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Germany

Debate on Stem Cell Research Enters New Phase

In a controversial vote, the European Parliament has voted in favor of granting EU money for the use of stem cell research. The ballot could clear the way for the artificial fertilization of embryos for research.

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Stem cell research could hold the answers to curing certain diseases

The European Parliament narrowly voted on Wednesday to fund research using stem cells taken from embryos, rejecting proposals from the EU Commission, which favors tougher guidelines. Now the issue will go to the European Council of Ministers for the final word at the end of the month.

The 298 - 241 vote in parliament recommends releasing EU funds for experimenting on cells from human embryos no more than 14 days old or those left over from fertility treatments.

The result was disappointing to the European Commission and the parliament's legal committee, both of whom are opposed to using money from the EU's coffers for stem cell research. The Commission argues that any decisions should be based on its suggestion to only allow research on stem cells imported prior to June 27, 2002. A cut-off date is designed to allow the use of existing stem cells but prevent the production of new ones.

Unlike most of the cells in the body, which can only make copies of themselves, stem cells can develop into many different types of cells. That capability makes them a potential source of hard-to-get cells for transplants. Many see stem cell research as opening up new possibilities in the fight against diseases like Parkinson's or Alzheimer's.

The fact that stem cells can be harvested from aborted embryos, embryos left over from in-vitro fertilization or cloned embryos has led to opposition by the Catholic Church, which equates destroying embryos with murder. Countries that are predominately Catholic or have large Catholic populations, such as Italy, Austria, Portugal, Spain, Ireland and Germany, are uncomfortable with stem cell research.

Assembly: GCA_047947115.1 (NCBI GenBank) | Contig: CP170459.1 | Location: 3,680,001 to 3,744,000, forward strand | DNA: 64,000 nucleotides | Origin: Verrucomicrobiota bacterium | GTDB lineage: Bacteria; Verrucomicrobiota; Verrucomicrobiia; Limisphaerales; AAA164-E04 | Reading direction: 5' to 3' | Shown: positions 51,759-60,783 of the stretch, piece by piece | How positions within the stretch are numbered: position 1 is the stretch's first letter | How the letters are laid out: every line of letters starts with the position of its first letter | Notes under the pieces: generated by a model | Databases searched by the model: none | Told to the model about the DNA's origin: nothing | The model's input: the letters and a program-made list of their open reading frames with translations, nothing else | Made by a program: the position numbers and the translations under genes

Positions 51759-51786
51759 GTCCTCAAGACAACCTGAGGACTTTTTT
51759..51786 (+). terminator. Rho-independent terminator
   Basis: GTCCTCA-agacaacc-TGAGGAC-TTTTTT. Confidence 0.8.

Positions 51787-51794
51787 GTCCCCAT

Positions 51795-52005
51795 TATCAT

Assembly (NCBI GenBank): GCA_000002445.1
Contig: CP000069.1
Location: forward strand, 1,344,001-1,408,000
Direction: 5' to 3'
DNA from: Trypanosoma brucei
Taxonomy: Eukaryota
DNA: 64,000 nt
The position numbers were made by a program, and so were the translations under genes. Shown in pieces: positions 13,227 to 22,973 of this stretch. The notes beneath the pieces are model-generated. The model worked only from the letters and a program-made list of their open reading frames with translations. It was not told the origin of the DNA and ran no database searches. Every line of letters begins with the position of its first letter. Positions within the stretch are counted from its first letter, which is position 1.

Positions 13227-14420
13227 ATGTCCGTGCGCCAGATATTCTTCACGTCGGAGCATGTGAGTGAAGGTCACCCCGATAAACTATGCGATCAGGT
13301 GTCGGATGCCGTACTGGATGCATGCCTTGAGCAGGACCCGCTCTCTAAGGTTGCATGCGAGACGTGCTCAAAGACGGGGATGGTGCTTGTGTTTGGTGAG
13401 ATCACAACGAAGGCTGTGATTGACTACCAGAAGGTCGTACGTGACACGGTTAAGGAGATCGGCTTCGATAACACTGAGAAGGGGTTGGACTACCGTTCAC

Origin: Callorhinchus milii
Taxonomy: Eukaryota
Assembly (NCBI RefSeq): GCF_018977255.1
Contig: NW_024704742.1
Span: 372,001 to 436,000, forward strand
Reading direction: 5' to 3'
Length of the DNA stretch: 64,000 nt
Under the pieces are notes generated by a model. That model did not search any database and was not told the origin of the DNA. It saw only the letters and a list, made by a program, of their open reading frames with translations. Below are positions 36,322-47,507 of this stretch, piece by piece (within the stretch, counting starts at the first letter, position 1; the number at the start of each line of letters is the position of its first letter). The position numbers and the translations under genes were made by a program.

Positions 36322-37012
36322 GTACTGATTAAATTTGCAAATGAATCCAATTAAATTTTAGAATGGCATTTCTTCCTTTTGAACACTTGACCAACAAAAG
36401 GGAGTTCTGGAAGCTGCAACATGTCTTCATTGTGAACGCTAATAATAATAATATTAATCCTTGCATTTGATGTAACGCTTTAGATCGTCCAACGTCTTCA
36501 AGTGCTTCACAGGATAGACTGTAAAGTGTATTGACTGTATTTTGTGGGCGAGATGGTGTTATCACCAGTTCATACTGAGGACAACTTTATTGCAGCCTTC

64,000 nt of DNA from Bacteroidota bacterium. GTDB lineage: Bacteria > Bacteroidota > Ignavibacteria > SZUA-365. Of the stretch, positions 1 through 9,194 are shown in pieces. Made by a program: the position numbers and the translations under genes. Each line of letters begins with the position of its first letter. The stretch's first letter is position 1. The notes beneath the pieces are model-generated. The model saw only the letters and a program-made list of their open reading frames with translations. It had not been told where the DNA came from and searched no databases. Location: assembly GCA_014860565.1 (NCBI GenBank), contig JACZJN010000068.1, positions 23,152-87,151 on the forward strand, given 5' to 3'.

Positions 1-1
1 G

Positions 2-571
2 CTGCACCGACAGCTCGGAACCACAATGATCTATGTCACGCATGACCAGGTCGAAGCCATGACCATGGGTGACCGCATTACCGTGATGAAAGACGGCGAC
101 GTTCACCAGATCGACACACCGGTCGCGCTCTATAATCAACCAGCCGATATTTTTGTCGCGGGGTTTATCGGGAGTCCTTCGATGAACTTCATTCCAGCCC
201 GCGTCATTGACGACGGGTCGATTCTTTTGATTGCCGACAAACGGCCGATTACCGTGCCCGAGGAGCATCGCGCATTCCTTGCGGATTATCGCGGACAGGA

Full speed ahead for the industry committee

The EU Parliament's industry committee has voted with an overwhelming majority to overturn the June 2002 cut-off date in a move which would facilitate the destruction of embryos for research purposes.

The committee wants to secure the right to use EU money to conduct research on embryonic stem cells from both spontaneous abortions or those carried out for medical reasons. But in a bid to prevent donors from engineering abortions for financial gain, they stress that doctors would receive no money, non-cash benefits or other payments. They add that generally speaking, research would be conducted on adult stem cells, which could be extracted from the spinal cord.

Protecting embryos

Current law in Germany is already tighter than the Commission's suggestions. As it stands, legislation dictates that only stem cells obtained prior to January 2002 can be used for research.

Germany's laws are much stricter than those in many other European states. While in Britain it is legal to conduct research for certain purposes on a human embryo up to the 14th day after fertilization, Germany currently offers the same protection to an embryo created in a petri dish as it does to those inside the womb.

Germany's Justice Minister, Brigitte Zypries, caused a stir last month when she said embryonic stem cell research opens up valuable opportunities for scientists. She suggested that lawmakers ask themselves whether Germany's current regulations are too strict. But even if the ruling is passed at the end of next month, and there is more money at Germany's disposal, it is likely to take some time before the current law is changed.

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